Problem: I am using a refrigerated dryer to dry my compressed air, but I am still finding a lot of moisture in my lines and in other equipment downstream of my compressor. The dryer is functioning fine, but what can I do to get rid of the moisture?
Solution: If you are in need of very dry air, beyond the scope of what a refrigerated dryer can produce, then you need a desiccant dryer. Desiccant dryers use desiccant material to adsorb and remove the humidity in compressed air and can also reach a dew point as low as -100 °F. These dryers help protect your equipment and lines from the presence of any moisture or humidity in the air and help prevent pipe corrosion/leakage, decreased efficiency of tools and freezing water in pipes in areas with very low ambient temperature. If you are working in below freezing temperatures or need very dry air for manufacturing, panting, sand blasting, etc. then a desiccant dryer is an ideal solution.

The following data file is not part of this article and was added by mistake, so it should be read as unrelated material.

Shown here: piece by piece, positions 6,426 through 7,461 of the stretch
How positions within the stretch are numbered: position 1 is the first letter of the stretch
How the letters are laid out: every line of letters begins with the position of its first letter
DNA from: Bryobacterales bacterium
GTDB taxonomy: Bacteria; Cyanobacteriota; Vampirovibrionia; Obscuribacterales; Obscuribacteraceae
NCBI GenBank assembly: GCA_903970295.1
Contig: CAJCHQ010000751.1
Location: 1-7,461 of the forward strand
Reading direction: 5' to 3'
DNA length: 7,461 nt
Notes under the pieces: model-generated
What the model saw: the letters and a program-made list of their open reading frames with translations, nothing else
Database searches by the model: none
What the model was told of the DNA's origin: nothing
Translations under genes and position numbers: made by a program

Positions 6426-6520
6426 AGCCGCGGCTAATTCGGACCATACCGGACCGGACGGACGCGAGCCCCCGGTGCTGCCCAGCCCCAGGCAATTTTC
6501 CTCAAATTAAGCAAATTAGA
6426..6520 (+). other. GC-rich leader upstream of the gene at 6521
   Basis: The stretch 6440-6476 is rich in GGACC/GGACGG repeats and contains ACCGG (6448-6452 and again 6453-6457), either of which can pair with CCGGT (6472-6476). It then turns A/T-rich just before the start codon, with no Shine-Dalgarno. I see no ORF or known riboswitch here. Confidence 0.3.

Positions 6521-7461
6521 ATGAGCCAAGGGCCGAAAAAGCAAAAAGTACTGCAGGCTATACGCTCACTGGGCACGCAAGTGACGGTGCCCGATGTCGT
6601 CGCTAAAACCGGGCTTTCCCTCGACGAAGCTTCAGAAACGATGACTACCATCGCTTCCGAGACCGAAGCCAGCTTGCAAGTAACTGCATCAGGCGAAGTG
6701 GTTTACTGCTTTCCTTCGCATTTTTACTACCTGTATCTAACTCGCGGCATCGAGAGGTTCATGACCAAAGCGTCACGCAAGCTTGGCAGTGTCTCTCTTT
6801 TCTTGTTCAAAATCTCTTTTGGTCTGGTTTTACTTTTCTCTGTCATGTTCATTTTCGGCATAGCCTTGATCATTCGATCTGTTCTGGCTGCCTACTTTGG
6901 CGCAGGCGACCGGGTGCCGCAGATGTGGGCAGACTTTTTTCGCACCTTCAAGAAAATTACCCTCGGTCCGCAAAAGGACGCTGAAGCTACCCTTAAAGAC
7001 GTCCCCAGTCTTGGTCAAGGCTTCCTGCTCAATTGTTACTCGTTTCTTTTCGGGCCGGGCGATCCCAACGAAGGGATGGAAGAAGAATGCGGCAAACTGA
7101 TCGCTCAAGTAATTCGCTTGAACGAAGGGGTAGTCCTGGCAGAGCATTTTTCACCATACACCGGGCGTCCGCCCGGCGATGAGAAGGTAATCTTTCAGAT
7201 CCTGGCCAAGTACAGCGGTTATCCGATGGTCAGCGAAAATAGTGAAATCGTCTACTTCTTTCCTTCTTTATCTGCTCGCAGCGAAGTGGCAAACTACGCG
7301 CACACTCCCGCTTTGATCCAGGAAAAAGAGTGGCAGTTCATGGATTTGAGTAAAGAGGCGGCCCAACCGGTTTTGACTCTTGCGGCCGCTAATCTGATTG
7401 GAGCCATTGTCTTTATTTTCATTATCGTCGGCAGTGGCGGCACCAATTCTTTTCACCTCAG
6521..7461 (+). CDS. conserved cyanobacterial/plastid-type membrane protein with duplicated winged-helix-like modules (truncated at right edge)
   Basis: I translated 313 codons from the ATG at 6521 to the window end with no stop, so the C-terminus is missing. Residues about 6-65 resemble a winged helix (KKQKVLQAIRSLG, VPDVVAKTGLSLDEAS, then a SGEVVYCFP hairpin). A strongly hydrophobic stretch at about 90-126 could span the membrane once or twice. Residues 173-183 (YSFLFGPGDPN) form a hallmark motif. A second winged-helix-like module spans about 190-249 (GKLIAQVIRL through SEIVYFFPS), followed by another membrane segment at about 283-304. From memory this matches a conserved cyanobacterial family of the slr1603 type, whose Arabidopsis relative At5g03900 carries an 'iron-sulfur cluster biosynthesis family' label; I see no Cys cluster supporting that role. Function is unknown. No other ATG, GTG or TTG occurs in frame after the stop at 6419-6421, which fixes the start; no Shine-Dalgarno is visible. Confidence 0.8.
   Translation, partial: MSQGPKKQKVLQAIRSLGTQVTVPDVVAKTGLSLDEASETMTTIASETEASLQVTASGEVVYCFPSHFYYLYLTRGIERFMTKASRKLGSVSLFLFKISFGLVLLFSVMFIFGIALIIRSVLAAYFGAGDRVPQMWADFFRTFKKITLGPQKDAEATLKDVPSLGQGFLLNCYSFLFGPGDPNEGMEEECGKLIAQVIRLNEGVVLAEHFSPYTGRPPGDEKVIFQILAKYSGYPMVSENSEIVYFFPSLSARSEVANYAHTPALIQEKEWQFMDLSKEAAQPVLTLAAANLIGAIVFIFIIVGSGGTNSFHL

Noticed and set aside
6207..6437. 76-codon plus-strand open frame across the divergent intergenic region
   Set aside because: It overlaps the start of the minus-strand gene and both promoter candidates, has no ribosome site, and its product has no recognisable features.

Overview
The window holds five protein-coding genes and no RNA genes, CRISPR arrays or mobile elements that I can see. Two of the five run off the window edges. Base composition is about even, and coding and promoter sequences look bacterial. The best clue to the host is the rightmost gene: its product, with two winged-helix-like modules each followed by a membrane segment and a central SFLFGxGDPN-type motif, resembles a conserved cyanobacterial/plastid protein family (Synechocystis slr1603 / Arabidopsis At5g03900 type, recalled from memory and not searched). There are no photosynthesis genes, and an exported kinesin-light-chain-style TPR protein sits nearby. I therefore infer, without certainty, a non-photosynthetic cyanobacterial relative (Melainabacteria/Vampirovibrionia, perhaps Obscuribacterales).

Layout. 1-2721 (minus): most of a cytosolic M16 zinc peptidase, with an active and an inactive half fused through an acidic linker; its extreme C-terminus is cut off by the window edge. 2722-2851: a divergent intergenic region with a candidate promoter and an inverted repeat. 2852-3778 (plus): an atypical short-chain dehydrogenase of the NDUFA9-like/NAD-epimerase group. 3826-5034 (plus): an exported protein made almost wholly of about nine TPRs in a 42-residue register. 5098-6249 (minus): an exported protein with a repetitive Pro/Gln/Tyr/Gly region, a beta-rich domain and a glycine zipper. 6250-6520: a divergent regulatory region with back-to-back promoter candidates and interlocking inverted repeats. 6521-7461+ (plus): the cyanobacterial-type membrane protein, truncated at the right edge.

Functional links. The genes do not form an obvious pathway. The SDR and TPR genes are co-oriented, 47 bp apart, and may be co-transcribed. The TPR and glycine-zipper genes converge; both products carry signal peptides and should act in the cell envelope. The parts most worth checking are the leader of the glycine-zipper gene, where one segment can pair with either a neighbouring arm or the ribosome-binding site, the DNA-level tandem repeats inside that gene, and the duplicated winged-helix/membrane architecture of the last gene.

When choosing a desiccant dryer to replace your refrigerated dryer, there are 3 types: heated, heatless and blower purge. A heatless dryer will use approximately 12-18% of the rated capacity of the dryer to purge back through the "wet" tower for the drying process. A heated desiccant dryer uses lower flows (4-8%) to heat and dry the desiccant material. A blower purge desiccant dryer uses almost no compressed air in the drying process. Here a blower and heat are used to dry the air instead of using your compressed air, which saves big on energy costs.